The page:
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The Kickball Game

Sara Jacobelli | Jordan Wester

In our neighborhood, kickball was king. This was before video games, cable TV, home computers, iPhones, iPads, cell phones. We had TV but it was nothing but Divorce Court and soap operas in the daytime, what my grandmother called, her “Stories.” The good stuff was on at night, like Star Trek and Garrison’s Gorillas.

We played kickball in the side street, and we played all the time. All day in the summer, unless we got invited to the Tattaglia’s to swim in their pool. They were the only ones in our neighborhood who had a pool. It took up, literally, every inch of their back yard. You stepped from their back stoop and there you were, in the pool. Mr. Tattaglia supposedly made enough money in his construction business to move out of the neighborhood into one of the nearby suburbs, but the Tattaglias seemed content to stay here on the East Side, where they could lord it over the rest of us.

We played after school, too, and stayed out until the street lights came on. I was a good kicker, but my strong point was my running. I was a tomboy and could run faster than most boys, never mind the girls. Foster Square was the street we played on. There was no way we could play anything on busy East Main Street. On Foster Square the rules were simple; first base was a sewer grate, second base a metal garbage can lid, third base another sewer grate, and home plate another garbage can lid. You had to merely touch a base to claim it. You could either touch a kid when you caught the ball, or throw the ball at him or her to knock them out. If you broke a window you had to pay for it, while everyone else ran away screaming.

There were quite a few large Catholic families, so we usually had plenty of kids for both teams. If we were short and needed a kid, someone would even knock on the door and ask Danny Fritz to play.

Red headed Danny was an Only Child. His parents were older, never went bowling or attended barbecues. They lived in one of the few one family houses on our block, at the very end of the dead end street. His mother never went to Tupperware parties, Bingo games at the Church Hall, or wedding or bridal showers. His father never went to Paolo’s bar on the corner, or joined in any poker games.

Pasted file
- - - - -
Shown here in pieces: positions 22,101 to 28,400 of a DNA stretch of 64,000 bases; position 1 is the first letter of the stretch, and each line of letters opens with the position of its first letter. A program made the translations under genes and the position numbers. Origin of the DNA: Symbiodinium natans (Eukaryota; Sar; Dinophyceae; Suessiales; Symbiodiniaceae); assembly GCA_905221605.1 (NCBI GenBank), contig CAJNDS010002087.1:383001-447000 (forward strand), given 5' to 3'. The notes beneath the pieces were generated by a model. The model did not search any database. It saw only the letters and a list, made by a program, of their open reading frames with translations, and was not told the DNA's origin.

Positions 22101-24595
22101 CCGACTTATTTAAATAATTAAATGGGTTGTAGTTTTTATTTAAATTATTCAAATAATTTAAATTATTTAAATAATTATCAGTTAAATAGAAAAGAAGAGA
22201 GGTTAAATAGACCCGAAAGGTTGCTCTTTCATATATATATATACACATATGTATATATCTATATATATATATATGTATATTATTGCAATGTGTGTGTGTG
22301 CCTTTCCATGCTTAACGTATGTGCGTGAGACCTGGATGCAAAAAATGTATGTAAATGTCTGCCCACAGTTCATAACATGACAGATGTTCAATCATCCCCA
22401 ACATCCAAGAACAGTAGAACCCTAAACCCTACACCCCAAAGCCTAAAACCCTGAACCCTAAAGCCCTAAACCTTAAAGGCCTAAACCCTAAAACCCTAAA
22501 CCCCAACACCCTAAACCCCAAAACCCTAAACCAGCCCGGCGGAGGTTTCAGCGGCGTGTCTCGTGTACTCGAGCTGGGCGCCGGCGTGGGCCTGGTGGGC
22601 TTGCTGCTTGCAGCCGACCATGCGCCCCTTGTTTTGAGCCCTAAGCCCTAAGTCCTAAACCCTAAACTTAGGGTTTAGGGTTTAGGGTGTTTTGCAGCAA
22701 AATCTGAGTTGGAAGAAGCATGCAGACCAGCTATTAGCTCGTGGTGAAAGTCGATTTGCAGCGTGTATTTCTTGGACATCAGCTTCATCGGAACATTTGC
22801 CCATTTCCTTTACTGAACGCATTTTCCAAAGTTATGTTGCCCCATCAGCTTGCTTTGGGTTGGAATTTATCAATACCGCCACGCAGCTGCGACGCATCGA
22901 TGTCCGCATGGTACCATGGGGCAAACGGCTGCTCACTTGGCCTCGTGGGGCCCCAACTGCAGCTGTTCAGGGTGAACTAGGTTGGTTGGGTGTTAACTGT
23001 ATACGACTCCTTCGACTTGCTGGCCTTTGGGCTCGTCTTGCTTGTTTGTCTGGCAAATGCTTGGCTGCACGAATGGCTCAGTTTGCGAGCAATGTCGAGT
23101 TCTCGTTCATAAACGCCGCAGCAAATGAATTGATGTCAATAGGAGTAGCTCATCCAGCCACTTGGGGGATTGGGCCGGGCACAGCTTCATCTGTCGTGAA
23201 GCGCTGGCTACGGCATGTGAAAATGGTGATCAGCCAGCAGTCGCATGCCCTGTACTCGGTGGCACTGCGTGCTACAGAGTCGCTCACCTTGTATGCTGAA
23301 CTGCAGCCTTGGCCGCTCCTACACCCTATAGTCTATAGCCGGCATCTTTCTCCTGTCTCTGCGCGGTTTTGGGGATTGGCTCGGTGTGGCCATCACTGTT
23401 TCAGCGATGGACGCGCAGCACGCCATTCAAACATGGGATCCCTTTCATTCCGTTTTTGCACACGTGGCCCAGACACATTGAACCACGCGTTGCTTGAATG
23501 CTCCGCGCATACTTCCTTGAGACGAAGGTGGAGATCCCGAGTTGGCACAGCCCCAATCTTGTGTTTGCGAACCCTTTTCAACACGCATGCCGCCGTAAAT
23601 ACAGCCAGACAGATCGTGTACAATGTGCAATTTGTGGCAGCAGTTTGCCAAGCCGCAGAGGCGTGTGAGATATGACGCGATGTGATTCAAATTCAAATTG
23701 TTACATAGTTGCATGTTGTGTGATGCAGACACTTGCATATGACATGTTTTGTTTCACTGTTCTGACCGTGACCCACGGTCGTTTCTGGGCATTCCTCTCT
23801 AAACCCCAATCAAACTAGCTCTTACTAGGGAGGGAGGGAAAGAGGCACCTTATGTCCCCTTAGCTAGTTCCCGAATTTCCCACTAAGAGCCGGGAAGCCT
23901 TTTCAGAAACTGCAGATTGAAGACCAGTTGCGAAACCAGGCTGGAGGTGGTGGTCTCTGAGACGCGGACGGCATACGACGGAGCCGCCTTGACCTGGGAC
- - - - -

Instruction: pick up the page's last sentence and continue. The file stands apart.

Danny was two years behind me in school. We all assumed he was spoiled because he didn’t have any brothers or sisters, and his mother dressed him in cute little matching outfits, which the other kids made fun of. “He looks like Little Lord Fauntleroy,” my mother said one time, as Danny’s mother walked him past our apartment building. Everyone else walked the twelve blocks to Beardsley School and back with a gaggle of friends. Danny was the only one escorted by his mother, who held his hand crossing the street. One drop of rain and his feet were shod in huge rubber boots while his mother held an umbrella over his head.

I told my friends the “Fauntleroy” name and it stuck. After that, everyone called him Fauntleroy. His mother’s name was Ethel and his father’s name was Herbert, which for some reason caused all of us to roll on the ground in hysterics. Danny’s bright red hair and painfully pale skin didn’t help matters any. He was weak and skinny and terrified that we’d make fun of him. Whichever team got stuck with Danny would insist on making a deal, such as two extra points for being handicapped by the weird kid.

One day we were short a kid, and it was my turn to go get Danny, the Extra Kid. By now, we all called him Fauntleroy. I banged loudly on the door.


“Go ahead, Danny. Go play with your friends,” Ethel Fritz said, gently pushing him out the door. He looked so scared I thought he was going to pee his pants.

“You guys want me today?” he whispered.

“Yeah, come on!” I grabbed him roughly. Then I thought of something.

“You think your mom would give us some snacks?” Danny didn’t say anything, but Old Ethel Fritz heard that one, and she shuffled inside. I dragged him down the street to the game.

“Listen, kid,” I lowered my voice. “Everyone here’ll be nicer to you if your Mom gives us some snacks and drinks.”

His pale face turned red and his nose started to run. “OK. She will, I know she will.”